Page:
Saturday, November 29, 2014

What "Might" Happen When the Fed Raises Rates?, Why Buy Europe, A Global Economic Game-Changer, and Your Weekly Update...

Piggybacking on the work of Wells's Jim Paulsen, I have run some charts of my own confirming that price to earnings (P/E) multiples tend to contract measurably during Fed rate-tightening cycles---and that the stock market has historically run into trouble at the onset of such cycles. However, it is not unusual for the market to recover early and march higher as the Fed continues to raise rates (those are the charts the bulls are trotting out these days). 

Here's one of my charts (I apologize for its busy-ness). The dark blue line represents the P/E for the S&P 500, the light blue line represents earnings per share and the purple line represents profit margins: click the chart to enlarge

Fed tightening cycles
The declining P/E is warranted given higher interest rates. Accelerating profits during some of those cycles (when the market held or advanced) effectively offset the potential fallout from lower P/Es. During a Fed tightening cycle---when P/E's are declining---and profits aren't rising, stock prices will come down hard. My concern this go-round is that profit margins have been expanding, virtually non-stop (note the purple line and white arrows on the graph), for 5+ years and the Fed has yet to begin tightening. Which they generally in the past have done earlier in the profit cycle. On this observation, by itself, we should expect a significant correction to occur when the Fed begins raising rates.

However, there is a counter argument to be made that, by itself, may not avert a 10+% correction, but should provide some comfort to those who fear that the next great bear market lies just around the next turn. The U.S. economy has just begun to accelerate at a pace worthy of your typical expansion. Companies are holding large cash positions, commercial and industrial loan issuance looks healthy, commercial paper issuance is up off its low in March and commercial paper rates remain extremely low. The corporate financing gap (non-residential fixed investment vs corporate profits, i.e., the amount companies must finance for capex [capital expenditures... i.e., investing in plants and equipment]) sits ($87 billion) way below the long-term average of 2% of GDP ($350 billion). Which means there's plenty of room for capex spending going forward. Which leads to economic growth, jobs and future profits. This would be one (there's more) legitimate bull case amid the coming Fed tightening cycle.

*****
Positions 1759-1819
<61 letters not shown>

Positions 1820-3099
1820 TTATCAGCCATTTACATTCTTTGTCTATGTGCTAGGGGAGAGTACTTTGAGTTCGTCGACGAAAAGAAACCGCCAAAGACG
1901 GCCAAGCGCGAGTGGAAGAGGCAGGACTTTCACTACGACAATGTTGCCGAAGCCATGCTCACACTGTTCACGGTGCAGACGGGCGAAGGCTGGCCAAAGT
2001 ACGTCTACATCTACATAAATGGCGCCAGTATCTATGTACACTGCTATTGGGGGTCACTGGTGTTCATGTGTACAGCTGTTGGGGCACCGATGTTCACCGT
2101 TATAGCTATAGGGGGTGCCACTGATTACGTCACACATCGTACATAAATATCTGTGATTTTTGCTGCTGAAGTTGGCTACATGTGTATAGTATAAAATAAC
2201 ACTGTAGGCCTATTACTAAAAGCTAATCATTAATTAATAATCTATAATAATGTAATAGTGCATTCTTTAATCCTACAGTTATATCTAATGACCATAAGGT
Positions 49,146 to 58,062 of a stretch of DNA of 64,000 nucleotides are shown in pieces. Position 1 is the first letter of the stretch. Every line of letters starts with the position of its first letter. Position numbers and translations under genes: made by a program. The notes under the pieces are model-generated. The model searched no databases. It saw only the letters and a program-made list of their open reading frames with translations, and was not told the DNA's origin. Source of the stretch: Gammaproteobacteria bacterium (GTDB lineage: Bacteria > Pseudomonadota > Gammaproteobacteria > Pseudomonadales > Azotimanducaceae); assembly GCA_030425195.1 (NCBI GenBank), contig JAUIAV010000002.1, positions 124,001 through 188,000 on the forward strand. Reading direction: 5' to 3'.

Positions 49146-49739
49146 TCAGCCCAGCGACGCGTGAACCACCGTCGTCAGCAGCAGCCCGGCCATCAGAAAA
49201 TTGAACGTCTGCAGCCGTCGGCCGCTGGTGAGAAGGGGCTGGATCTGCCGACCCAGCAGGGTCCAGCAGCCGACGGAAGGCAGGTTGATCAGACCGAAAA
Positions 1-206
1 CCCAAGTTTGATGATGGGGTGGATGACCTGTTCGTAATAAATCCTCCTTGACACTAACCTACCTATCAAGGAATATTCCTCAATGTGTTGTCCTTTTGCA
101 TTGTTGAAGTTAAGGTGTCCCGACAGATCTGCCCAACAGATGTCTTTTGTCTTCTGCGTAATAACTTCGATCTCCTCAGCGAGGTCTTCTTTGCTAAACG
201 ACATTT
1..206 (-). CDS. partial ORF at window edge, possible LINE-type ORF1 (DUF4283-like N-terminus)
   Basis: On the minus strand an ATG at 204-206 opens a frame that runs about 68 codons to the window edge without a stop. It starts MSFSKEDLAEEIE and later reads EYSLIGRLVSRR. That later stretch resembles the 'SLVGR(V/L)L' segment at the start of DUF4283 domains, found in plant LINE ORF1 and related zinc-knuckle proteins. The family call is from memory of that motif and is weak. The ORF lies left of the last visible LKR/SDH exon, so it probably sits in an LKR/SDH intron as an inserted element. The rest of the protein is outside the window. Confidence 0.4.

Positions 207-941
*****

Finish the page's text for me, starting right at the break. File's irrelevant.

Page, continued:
All that said, my suspicion (a suspicion, mind you, is not a prediction) is that the Fed will induce a healthy 10-20% pull back in U.S. stocks, should they begin tightening, as expected, during the second half of 2015. But being that great bear markets are things of recessions, and that your conventional pre-recession warning signs in the U.S. are virtually nowhere to be seen, I would be surprised if the U.S. stock market begins a prolonged 20+% sell-off next year. But it absolutely could happen...

I don't anticipate taking any unusual measures, at this juncture, going into next year based on the above. I do, however---as I suggested last week---believe we would be well-served to take advantage of present dynamics in other parts of the world and rotate some of our portfolios away from the U.S.---and into places such as the Eurozone (assuming you're not sufficiently there already).

Here's more on the Eurozone's prospects:

While, granted, the Eurozone economy looks shaky at best, we are beginning to see a few tiny green shoots. Primarily from recent sentiment indicators. Back in March of this year Markit's Composite PMI showed the Eurozone economy growing at a 32-month high pace. Since then things have retrenched. I believe much of the early-year optimism was effectively squashed by the Russia-Ukraine conflict. Although, as I said, there are signs that sentiment is beginning to improve.

In terms of monetary policy, clearly, the ECB---unlike the U.S. Fed---is far from engaging in anything other than further easing in the year ahead. Making for a friendly stock market environment, barring a new recession.

In terms of profit cycles, the Eurozone---unlike the U.S.---is currently nowhere near peak profit margins. And while the S&P 500 Index is trading at 15.9 times next year's earnings (not, btw, scary) the MSCI Euro Index is trading at a P/E on next year's earnings of 13.5. The Eurozone also looks more attractive when we consider price to book value, 1.5 versus 2.7 for the S&P 500.

On the oil market (given last week's action, I have to comment):

Wow! If you had told me back in January that oil would be trading where it is today ($66/barrel for West Texas Crude, $70 for Brent), I bet I could've talked you out of it. And if you didn't buy my argument, I would've cited the predictions of the International Energy Agency, and a host of gurus.